Smartphone apps harvest and spread personal info

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Publicly available cell-phone applications from application markets are releasing consumers' private information to online advertisers, according to a joint study by Intel Labs, Penn State and Duke University.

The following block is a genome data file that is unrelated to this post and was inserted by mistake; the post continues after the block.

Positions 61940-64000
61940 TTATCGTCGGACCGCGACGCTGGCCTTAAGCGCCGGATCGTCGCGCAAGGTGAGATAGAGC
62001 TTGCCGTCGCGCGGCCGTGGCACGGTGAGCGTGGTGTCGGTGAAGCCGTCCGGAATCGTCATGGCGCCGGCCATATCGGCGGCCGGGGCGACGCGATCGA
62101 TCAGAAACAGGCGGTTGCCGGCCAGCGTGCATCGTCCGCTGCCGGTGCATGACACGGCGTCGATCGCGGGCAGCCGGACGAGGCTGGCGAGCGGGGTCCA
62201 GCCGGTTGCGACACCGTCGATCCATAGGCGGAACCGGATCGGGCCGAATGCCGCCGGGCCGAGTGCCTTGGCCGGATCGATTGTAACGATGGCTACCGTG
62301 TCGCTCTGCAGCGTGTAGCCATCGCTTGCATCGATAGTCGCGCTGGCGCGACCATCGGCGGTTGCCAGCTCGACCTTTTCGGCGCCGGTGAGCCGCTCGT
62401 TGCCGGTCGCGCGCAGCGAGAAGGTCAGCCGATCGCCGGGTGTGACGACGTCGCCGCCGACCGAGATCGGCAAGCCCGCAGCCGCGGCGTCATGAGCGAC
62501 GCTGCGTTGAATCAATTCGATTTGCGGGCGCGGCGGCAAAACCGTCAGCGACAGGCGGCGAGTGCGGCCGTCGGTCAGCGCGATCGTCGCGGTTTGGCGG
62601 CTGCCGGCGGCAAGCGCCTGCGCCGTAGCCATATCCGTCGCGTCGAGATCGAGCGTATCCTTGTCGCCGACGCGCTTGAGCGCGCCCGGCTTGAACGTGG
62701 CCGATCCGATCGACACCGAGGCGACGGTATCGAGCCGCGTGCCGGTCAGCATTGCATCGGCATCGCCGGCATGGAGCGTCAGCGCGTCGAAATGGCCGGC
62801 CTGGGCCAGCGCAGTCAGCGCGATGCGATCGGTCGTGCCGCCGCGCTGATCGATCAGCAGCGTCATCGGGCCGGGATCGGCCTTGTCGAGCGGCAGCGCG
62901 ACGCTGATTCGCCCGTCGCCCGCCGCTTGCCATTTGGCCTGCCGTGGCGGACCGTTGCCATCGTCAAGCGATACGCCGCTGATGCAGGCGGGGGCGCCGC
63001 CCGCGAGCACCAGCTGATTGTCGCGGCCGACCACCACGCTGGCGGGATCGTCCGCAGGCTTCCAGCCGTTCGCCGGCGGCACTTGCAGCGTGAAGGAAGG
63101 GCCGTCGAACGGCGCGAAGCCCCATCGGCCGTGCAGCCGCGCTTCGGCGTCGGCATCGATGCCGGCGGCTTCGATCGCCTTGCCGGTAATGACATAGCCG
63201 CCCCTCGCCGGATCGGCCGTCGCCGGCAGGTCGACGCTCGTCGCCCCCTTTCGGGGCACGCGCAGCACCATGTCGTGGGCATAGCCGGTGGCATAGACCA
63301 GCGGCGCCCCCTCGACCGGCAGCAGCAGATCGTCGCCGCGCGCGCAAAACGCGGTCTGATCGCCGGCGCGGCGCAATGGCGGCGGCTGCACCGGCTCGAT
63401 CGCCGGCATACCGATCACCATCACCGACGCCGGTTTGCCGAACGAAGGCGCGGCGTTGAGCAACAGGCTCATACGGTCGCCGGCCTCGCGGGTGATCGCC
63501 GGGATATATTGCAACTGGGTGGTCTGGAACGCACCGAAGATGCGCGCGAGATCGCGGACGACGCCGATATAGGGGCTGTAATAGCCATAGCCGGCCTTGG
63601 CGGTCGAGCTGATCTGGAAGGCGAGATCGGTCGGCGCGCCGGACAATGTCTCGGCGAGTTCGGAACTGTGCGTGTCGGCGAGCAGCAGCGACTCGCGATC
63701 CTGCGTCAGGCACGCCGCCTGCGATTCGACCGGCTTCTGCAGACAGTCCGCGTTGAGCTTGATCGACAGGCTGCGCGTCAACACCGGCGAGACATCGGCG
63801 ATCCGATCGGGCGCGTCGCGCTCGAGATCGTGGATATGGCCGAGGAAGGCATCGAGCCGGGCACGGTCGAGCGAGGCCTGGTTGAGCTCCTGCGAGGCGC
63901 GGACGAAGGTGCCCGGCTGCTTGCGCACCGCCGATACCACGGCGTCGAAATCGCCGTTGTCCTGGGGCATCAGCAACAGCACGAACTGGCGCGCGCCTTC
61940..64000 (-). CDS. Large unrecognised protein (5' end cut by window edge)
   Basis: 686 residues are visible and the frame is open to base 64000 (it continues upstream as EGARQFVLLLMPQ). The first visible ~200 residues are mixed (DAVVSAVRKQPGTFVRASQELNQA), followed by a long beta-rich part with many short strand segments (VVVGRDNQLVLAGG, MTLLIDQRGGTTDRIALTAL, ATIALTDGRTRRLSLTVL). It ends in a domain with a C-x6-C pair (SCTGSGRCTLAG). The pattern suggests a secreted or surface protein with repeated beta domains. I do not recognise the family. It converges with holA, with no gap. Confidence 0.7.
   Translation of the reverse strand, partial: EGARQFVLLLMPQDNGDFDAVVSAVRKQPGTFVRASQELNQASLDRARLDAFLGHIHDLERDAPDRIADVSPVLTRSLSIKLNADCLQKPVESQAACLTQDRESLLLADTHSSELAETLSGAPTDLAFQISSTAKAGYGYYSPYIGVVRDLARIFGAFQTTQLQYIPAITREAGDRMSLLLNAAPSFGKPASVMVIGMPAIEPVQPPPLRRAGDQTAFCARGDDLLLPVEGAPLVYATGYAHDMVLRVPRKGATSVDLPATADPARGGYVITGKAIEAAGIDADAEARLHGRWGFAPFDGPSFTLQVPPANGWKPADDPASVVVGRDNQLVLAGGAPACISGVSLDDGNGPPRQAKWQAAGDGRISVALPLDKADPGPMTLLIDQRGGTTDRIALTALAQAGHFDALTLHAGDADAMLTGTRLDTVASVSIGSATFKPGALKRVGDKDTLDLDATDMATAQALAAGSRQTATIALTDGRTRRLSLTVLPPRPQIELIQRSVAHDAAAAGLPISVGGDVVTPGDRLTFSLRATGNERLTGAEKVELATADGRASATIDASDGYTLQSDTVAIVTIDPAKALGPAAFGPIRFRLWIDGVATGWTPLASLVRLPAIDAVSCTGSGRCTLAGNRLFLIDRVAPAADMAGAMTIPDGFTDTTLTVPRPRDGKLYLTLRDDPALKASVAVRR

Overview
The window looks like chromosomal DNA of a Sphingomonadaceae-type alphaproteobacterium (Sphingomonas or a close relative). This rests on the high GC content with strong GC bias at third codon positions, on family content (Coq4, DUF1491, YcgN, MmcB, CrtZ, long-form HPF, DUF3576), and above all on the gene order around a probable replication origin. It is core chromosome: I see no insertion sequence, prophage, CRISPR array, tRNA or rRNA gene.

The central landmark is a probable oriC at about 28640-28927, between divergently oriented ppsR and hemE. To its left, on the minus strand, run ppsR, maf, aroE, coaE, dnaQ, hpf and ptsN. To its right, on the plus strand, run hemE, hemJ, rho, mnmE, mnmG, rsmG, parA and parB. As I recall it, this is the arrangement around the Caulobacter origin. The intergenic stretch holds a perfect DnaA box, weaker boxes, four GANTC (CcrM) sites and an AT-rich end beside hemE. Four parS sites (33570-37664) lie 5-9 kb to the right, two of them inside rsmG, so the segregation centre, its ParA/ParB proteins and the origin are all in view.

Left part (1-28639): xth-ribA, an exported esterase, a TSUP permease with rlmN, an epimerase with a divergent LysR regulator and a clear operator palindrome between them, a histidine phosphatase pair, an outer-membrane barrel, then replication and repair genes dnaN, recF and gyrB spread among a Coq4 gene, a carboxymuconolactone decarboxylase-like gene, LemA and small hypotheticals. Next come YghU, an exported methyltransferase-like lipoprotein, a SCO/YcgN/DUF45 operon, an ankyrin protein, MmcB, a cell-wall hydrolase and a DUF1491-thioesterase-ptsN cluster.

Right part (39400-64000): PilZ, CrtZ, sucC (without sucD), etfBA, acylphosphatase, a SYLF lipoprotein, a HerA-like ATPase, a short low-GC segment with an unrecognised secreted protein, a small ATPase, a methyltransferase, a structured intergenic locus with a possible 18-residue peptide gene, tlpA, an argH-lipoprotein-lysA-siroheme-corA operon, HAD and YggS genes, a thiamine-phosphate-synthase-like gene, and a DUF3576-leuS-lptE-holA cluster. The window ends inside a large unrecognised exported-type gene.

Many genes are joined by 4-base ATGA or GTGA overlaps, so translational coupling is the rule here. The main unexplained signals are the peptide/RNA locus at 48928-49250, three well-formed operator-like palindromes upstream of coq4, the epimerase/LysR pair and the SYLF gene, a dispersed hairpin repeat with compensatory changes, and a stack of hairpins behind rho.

In a study of 30 popular applications, TaintDroid, a realtime monitoring service, revealed that 15 send users' geographic location to remote advertisement servers. The study also found that seven of the 30 applications send a unique phone (hardware) identifier and, in some cases, the phone number and SIM card serial number to developers. In all, the researchers identified 68 instances of potentially misused private information by 20 applications.

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